The final goal for the Caps came with 3:24 remaining. Marcus Johansson (two assists) stripped Flyers forward Jakub Voracek of the puck in the neutral zone and skated into the offensive right wing circle. From there Jojo hit the brakes and found Jay Beagle streaking down the slot. #83 said that he called for the puck and Marcus put it right on his tape. Beags then shot it far side by Mason and the VC went nuts knowing that game one was secured.

That goal came after the Capitals had squandered a four minute power play. Overall the Caps were 1 for 6 with the man advantage in 10:19 of time.

“I thought our power play was dangerous the first couple, lot of good looks. I thought we were pounding the pucks at the net and we had opportunities for tips and rebounds. Some of those from a distance can go in if you have traffic. They made a little bit of an adjustment on the four minute one on how their forwards play, which will happen in the series, so we’ll tweak things as we go,” said Niskanen, and it should be noted that the Carlson goal was from the point with bodies in front of Mason.

Long periods of this game were either scoreless (first 36 minutes) or just a single goal (21 minutes) lead for the Caps and the Flyers only needed a shot to go in on a lucky bounce or a spare scoring chance to knot it. But Washington was very stingy and did a great job of limiting the Flyers speed and preventing them from getting many opportunities, especially at five on five.

Following a Tom Wilson hit on Andrew MacDonald with 6:51 left, Wayne Simmonds completely lost his head and negated a Philly power play and also took himself off of the rink for the game by fighting #43. The call on Wilson was two minutes for boarding. On replay, MacDonald turns when he sees “Freight Train” Willy coming at him and he takes the hit and embellishes a bit into the boards. Coach Trotz said this happens in the game now and he would prefer #43 not make that hit with a one goal lead in the last 10 minutes.

Flyers defensemen Shayne Gostisbehere, also known as “Ghost,” then took a coincidental penalty with Andre Burakovsky and he came a bit unglued after the whistle.

A few minutes later, Voracek was pick-pocketed by Johansson and the Caps closed the deal.

At the final horn, after Brayden Schenn hit Alzner with an unnecessary check, the Flyers Ryan White then lost it. He went after Karl Alzner and Jay Beagle in a big scrum, but it was only White that earned a 10 minute misconduct. The Flyers have pretty much always been sore losers and get nasty when they are about to be defeated. On this night it was no different. But the Capitals didn’t bite and maintained their composure while Philadelphia’s squad melted down. Washington certainly seems to be in their heads after just game one.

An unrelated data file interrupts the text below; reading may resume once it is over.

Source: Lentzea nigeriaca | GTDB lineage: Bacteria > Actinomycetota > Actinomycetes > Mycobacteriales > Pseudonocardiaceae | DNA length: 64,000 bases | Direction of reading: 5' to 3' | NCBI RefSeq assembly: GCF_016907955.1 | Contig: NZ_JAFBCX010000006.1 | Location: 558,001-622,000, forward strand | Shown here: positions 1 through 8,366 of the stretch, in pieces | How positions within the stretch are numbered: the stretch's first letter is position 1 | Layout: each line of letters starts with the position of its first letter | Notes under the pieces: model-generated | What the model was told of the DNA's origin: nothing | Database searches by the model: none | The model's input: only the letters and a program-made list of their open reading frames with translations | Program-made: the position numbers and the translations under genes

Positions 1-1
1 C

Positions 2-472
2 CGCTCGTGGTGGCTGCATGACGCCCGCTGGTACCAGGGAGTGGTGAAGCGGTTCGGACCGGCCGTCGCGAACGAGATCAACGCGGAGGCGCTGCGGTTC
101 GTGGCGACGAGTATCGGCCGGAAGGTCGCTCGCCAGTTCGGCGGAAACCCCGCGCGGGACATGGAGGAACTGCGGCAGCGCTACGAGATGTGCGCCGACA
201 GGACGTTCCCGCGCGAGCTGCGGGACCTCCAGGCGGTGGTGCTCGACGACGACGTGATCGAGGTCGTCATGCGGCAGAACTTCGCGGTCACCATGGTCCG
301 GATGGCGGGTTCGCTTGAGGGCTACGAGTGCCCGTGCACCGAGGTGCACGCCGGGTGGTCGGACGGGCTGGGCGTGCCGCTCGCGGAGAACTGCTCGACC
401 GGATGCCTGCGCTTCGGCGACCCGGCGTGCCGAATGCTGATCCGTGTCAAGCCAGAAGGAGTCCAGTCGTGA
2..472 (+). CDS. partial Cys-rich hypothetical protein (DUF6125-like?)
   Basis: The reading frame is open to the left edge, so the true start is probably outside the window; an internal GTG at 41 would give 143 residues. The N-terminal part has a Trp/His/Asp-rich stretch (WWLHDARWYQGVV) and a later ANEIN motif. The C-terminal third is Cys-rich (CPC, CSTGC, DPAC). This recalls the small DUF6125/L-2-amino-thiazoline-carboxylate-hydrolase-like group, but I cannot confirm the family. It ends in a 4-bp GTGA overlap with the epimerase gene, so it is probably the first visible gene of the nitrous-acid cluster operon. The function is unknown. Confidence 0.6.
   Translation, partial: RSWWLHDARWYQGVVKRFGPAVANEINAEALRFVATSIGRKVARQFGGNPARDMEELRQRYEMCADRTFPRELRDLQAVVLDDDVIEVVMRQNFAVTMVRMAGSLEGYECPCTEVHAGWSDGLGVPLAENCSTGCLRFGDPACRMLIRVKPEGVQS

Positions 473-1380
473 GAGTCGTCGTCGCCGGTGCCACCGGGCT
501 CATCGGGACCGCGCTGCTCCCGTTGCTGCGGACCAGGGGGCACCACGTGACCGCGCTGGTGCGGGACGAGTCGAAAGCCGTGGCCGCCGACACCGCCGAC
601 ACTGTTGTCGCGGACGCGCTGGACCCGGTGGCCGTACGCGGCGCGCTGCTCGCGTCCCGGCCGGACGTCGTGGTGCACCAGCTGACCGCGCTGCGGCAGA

“That’s historically part of the Flyers. They try to do things to change the momentum. So I thought we stayed fairly disciplined tonight, it was pretty good,” finished Niskanen, who led the Caps in ice time with 25:43.

The Minnesota native, who has made such a huge difference for the Capitals blue line, was spot on.

Overall, the Capitals played extremely well and dominated a Flyers team that spent a lot of energy just getting into the playoffs. In addition, forward Sean Couturier took a hit from Alex Ovechkin (11 shot attempts) in the 2nd period and didn’t return. After the contest he was declared out for the series with an A/C sprain of the shoulder. That is a huge loss for Philadelphia as #14 plays a strong two-way game.

Injuries are a part of sports and the hockey playoffs. Someone from the Flyers will try to step up and they’ll need even more out of Mason, who was darned good in game one, if they are to avoid a two game series hole.

Notes: Carlson logged 23:50, Brooks Orpik played 21:56, and Alzner had 22:19 of time on ice on defense for Washington. The third pair didn’t see a lot of ice (Dmitry Orlov, 11:18 and Nate Schmidt, 7:02) due to the the numerous power plays at both ends. Overall 18:19 of the 60 minutes were played with one team on the man advantage…the Flyers were 0 for 4 with the power play, but they won the face-off battle, 31-26. Oshie was 4-2…the Caps outhit the Flyers 29-26, but they had the puck most of the night, too. Washington was physical and played a “200 foot game,” as Coach Trotz likes to call it…shot attempts were 69-49 for the Caps.

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Ovi Playoffs

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Table Set for the Caps As They Begin the Stanley Cup Playoffs

Posted on 11 April 2016 by Ed Frankovic

“This is it…make no mistake where you are…This is it…your back’s to the counter…This is it…don’t be a fool anymore”Kenny Loggins